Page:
India's batting great Sachin Tendulkar is among the many former cricketers who are using the time during lockdown to reflect on their playing careers. On Friday, the former Indian batsman reminisced his encounters with Australian great Glenn McGrath, who is widely regarded as one of the greatest pacers in cricket history.
Tendulkar and McGrath share a celebrated rivalry and the former Indian batsman opened up on his encounters with the Australian bowler.
He remembered his clash against the McGrath during the ICC Champions Knockout Trophy in Nairobi, saying that he even 'exchanged a few words' with the pacer to unsettle his rhythm.
"The way McGrath bowled the first over, I spoke to Sourav Ganguly and suggested that I go after McGrath. I realised we have to do something out of the box (play mind games) I exchanged a few words with him which took him by surprise. I also started playing shots against him, though some of them were risky," revealed Tendulkar in an interview with cricket dot com.
"The plan was to get him angry and make him attack my body instead of looking to get me out. We were beaten on occasions but also were able to make McGrath bowl where we wanted. I made a quick-fire 38 and this came in a winning cause so I was very happy."
He remembered another clash with the Australian great from 2001, days after India famously defeated Australia 2-1 in the home Test series.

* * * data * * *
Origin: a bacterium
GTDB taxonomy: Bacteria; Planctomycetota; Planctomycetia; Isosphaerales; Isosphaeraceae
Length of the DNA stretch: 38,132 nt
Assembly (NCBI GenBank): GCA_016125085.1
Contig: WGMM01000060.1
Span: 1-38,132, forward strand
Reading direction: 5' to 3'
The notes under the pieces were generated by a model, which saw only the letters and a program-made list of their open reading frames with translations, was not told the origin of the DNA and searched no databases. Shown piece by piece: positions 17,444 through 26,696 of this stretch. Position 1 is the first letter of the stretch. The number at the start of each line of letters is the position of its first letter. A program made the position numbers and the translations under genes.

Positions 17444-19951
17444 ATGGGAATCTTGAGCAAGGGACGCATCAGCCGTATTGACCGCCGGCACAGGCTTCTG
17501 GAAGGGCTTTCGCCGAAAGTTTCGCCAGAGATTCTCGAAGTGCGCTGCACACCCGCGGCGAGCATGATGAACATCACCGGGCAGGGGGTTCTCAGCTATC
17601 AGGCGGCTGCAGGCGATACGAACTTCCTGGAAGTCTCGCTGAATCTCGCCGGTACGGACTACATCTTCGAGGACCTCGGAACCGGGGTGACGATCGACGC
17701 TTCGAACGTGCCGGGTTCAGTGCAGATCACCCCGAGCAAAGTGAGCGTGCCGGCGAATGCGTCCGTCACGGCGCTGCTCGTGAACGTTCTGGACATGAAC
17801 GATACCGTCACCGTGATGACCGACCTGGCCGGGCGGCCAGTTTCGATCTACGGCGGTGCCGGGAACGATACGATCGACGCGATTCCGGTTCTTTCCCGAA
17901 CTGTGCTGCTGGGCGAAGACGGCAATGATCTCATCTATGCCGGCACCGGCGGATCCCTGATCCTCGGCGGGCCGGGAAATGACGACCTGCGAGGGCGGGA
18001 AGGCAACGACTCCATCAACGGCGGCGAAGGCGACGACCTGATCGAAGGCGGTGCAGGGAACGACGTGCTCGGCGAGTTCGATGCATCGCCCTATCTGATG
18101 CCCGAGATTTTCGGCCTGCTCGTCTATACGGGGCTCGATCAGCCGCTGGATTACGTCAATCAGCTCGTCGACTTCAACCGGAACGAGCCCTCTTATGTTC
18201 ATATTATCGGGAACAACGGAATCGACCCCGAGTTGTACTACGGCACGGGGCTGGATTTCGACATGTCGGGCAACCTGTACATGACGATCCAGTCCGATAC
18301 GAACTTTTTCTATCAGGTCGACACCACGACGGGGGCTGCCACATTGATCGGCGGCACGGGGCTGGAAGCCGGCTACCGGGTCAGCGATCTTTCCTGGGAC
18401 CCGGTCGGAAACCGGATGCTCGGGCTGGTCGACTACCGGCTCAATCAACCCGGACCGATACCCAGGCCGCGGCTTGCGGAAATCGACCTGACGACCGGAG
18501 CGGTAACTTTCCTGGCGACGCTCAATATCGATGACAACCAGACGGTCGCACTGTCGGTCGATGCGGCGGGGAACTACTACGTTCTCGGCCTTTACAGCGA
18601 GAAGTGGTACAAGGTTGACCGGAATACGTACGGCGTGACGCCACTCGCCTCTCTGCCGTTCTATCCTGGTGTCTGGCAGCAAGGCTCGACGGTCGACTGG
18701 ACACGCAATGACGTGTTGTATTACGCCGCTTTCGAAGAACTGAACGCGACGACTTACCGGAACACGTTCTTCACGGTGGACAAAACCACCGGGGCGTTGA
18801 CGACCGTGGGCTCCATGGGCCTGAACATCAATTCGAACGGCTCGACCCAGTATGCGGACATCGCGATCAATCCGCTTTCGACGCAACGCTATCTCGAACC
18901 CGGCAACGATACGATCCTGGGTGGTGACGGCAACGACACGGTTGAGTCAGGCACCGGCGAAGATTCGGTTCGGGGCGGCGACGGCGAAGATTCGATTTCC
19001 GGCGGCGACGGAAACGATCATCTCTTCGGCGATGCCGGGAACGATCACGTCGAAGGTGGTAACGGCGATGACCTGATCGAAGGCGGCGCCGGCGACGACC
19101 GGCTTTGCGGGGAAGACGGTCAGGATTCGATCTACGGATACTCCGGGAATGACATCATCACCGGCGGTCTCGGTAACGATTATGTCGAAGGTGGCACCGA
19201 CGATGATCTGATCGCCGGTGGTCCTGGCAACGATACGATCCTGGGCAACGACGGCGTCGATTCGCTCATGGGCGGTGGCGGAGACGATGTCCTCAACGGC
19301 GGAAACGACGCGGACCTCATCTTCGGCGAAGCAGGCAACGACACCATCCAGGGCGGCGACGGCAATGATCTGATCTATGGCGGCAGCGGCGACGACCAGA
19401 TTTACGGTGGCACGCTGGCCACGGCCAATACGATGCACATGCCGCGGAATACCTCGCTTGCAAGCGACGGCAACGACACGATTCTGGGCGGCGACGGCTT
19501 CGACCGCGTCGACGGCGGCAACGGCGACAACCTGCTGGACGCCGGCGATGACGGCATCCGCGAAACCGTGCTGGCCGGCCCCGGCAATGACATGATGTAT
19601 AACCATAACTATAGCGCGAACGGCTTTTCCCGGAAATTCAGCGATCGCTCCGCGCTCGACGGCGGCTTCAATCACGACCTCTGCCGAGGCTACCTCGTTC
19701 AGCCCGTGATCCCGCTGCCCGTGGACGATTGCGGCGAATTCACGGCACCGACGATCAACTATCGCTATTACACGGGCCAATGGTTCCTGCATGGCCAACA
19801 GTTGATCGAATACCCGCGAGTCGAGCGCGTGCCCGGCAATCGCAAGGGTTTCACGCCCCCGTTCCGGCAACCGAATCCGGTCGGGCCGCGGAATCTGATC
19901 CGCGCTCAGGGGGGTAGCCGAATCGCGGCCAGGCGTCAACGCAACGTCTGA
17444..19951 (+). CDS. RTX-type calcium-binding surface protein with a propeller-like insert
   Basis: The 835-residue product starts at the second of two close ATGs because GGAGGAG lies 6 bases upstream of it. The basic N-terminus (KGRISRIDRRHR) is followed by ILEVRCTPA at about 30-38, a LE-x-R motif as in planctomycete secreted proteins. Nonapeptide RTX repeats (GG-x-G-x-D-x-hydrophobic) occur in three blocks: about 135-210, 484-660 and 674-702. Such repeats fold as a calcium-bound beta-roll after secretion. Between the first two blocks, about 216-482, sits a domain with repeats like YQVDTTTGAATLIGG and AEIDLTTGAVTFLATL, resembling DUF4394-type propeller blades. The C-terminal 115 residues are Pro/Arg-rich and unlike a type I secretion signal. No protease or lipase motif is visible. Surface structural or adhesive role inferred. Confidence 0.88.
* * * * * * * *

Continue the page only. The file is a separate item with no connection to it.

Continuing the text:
“An innings I will remember is the first ODI between India and Australia in 2001, right after we won the historic Test series. I was batting well with VVS Laxman and together we got India off to a flying start. I had decided to be more aggressive against Glenn McGrath," Tendulkar revealed.
"There was an over where I attacked McGrath and managed to hit three boundaries and a six. The idea was to not let him settle, and the plan had largely worked. I eventually got run out for 35 runs in that match but I was in good form to continue otherwise."
Sachin also cherished his knock against West Indies in 1999 when they boasted of a bowling lineup of Courtney Walsh and Curtly Ambrose, among others.
"Another innings I cherish is the first one-day international between West Indies and India at Trinidad in 1997. We batted first, and the weather was overcast, with the wicket damp in the morning. Not only was the wicket challenging to bat on, their bowling attack was extremely good as well.
"Their pace battery consisted of Courtney Walsh, Curtly Ambrose, Ian Bishop and Franklin Rose. I was able to counterattack and score quick 44 runs, before getting out to Ambrose caught behind on what was an umpiring error. It was a rain-curtailed match and we lost the match, but purely for the tough conditions in which one had to bat on, I rank that innings as one of my favourites."